If your home has a metal mesh (you’ll be able to see it underneath the removed mortar), then you should begin by removing the nails and pulling it out using gloves. You can use a hammer to remove any excess mortar.

You can also remove the drywall if desired, but this step isn’t always necessary.

Yep, that’s all there is to it!

How to Remove Kitchen Tile Backsplash

Jackson 1199300 Sledge Hammer with 36 in  Fiberglass Handle

Between the pandemic and the dreary winter evenings, I’m sure we’ve all spent a lot of time in the kitchen. Just enough time to realize that our kitchen tile backsplash isn’t all that interesting. If you’re ready to change things up a bit, here’s what you’ll need:

  • Crowbar, chisel
  • Hammer
  • Multifunction (Dremel) tool
  • Safety glasses, gloves (optional, but recommended)

Prep Work

The only thing worse than a mess in the bathroom is a mess in the kitchen, am I right? (Or is it the other way around…?) In any case, there are a couple of steps you can take to minimize the impact of the falling debris:

  • Remove faceplates from electrical outlets located on the tile.
  • Protect the countertops using a sheet or similar covering.
  • Plug the sink to ensure falling debris doesn’t clog it up.

Removing Tile

There are three practical methods for removing the backsplash tile depending on your needs and preferences. You can…

Step One: Remove the tiles one-by-one using a hammer and chisel (just as described in the previous project), working from top to bottom.

Step Two: Use a Dremel tool to remove large chunks of the tile at one time, which may cause less damage to the material underneath the tile and speed up the process.

Step Three: Break the tiles into pieces using a hammer, and then remove the crumbled tile pieces. This is a messier method, but also super-effective.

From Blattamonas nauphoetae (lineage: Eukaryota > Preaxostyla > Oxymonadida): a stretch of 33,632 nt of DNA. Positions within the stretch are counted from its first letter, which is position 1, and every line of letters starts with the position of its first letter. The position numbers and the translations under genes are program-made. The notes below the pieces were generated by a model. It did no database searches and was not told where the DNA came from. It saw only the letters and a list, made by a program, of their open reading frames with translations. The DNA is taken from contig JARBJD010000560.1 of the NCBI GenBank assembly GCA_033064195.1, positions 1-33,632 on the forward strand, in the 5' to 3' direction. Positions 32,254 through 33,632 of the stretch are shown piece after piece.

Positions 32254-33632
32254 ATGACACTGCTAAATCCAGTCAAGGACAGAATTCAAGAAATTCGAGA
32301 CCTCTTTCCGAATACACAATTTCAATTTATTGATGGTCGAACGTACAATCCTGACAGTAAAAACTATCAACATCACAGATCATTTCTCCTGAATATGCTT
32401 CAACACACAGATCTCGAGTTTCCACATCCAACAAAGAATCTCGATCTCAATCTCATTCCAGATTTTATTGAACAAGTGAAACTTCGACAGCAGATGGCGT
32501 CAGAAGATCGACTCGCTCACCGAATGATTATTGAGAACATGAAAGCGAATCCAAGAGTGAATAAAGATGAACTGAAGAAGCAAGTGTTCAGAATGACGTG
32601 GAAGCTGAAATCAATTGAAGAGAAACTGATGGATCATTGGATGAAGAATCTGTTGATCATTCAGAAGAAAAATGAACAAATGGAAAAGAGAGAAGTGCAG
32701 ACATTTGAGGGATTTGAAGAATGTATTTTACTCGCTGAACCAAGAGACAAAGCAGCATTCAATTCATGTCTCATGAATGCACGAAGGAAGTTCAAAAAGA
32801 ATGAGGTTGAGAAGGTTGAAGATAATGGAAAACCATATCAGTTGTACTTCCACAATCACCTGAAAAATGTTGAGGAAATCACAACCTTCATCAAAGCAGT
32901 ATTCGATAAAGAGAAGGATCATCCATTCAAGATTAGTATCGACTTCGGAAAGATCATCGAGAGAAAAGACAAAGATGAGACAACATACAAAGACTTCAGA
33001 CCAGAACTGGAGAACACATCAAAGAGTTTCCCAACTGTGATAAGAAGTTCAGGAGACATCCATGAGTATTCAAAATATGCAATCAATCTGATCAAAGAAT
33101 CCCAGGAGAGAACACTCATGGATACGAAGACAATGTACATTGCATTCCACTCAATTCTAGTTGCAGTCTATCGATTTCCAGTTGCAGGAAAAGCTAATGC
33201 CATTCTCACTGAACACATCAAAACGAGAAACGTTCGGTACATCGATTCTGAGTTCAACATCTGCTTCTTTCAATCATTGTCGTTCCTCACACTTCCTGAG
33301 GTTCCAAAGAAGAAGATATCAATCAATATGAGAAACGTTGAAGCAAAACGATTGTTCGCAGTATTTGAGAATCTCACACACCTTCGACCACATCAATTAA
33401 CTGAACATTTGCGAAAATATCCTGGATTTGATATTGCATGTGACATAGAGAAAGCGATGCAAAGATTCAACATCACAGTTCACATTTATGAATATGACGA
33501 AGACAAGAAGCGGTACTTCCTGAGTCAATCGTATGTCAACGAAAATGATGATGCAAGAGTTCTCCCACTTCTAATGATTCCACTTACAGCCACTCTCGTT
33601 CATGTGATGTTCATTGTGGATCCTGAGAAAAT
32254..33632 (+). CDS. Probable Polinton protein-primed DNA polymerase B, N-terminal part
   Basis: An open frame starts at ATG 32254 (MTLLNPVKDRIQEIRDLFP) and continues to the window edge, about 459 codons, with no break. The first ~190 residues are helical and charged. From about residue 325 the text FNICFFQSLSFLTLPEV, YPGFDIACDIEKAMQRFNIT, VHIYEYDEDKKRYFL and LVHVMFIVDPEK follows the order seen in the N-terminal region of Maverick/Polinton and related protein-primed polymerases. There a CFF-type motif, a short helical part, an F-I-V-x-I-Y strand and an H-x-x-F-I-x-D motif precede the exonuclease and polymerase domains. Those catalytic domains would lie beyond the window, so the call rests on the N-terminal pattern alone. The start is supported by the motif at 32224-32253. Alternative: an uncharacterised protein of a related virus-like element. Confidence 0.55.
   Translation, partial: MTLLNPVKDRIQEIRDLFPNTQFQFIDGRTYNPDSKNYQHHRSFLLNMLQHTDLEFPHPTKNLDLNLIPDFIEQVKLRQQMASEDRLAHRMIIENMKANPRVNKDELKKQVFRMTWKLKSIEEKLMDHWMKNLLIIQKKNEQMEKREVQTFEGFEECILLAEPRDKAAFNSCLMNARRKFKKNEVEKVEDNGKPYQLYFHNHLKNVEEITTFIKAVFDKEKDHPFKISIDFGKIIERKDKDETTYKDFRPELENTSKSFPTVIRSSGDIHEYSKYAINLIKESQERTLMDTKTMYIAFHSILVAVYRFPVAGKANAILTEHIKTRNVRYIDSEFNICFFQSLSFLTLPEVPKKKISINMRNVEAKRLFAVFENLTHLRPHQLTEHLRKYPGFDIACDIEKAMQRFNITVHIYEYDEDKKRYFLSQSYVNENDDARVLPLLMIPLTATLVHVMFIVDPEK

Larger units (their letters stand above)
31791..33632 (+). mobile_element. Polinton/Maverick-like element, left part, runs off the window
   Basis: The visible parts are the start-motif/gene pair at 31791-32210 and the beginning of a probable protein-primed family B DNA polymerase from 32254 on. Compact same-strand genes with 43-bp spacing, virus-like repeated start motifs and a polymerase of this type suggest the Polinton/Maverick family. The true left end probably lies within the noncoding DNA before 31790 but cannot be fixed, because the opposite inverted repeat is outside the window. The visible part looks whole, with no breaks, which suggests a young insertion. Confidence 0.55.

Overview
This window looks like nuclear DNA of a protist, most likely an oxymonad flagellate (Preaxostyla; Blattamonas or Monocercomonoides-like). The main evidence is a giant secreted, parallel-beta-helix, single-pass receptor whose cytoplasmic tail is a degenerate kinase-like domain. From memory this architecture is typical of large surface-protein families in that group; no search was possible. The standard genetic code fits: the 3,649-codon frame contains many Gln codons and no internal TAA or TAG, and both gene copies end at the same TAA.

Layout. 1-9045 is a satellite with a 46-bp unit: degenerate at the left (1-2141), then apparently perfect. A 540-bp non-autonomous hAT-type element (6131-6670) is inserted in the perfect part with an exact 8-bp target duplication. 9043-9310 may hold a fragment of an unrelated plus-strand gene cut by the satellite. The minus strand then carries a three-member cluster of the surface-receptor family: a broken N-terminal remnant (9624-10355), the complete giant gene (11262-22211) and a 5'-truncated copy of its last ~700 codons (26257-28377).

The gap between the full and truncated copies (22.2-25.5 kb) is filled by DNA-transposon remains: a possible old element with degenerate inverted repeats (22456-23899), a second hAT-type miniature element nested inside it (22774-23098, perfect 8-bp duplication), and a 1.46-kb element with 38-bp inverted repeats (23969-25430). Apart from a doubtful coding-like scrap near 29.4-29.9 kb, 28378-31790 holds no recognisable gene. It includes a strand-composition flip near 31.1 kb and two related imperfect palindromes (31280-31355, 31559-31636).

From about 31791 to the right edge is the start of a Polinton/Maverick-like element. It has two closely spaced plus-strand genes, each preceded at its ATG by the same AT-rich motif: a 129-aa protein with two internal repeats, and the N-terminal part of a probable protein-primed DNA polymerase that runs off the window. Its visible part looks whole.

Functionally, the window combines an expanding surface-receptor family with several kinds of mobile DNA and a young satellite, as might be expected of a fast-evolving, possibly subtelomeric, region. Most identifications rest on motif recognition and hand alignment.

Nothing you can’t handle, right? So, go ahead and pick your favorite method of destruction.

Do You Really Need Tile Removal Tools?

Tile removal is a serious business, so you definitely don’t want to skimp out at any stage of the process—and this includes the putting together of your tool kit! Using the wrong type of tool for the job you have in mind can have disastrous (and expensive) consequences. From irreparably damaged drywall to bodily injuries, the list of potential mishaps goes on and on.

All of this can be avoided, however, by purchasing the correct tool or tools for the job. There are a variety of tile removal tools out there, each one designed to complete or aid in a specific task.

So, yes! You absolutely need tile removal tools in order to have a successful and (mostly) headache-free experience.

Things to Consider in a Tile Removal Tool

Because choosing the best tools for the job at hand is paramount, you should consider the following factors before making any related purchases.


As mentioned, there are several types of tile removal tools on the market today. From floor scrapers and chisels to demolition forks and even jackhammers, there really is a tool for every type of tile removal job—and for every aspect of that job.

Before purchasing a tool (or tools) ask yourself what you plan on using it for. Will you be redoing the tiling on your kitchen floor? Retiling your tub surround? Or maybe even handling a large-scale project where you’ll need to retile over lots of space?

Whatever your requirements, know that there is a specific type of tool (or set of tools) dedicated for the job. You just have to find it!

Manual vs. Mechanical

In addition to the tool’s general “type,” you should also decide whether you need simply manual tools or more powerful mechanical ones. Generally speaking, manual tools are perfect for jobs around the house or occasional use; mechanical tools are best for big projects and frequent use.

In our product roundup, we’ve included a combination of manual and mechanical tile removal tools so you can find just what you need.


The materials used in a tool’s construction play a huge role in determining its overall quality. The specific materials you should opt for vary based on tool type, though manual tools should generally be made of high-quality metals (such as steel) and mechanical ones should have a durable construction that will last many years.


Oh, budget. We hate talking about this one, but the truth is, finding the highest-quality tile removal tools won’t mean a thing if you can’t afford them.

Before shopping, determine a budget—the amount of money you’re not willing to spend over for this project—and write it down. Use that written budget as a guide while searching for your ideal set of tools, and seek out the deal that gives you the best quality for your money.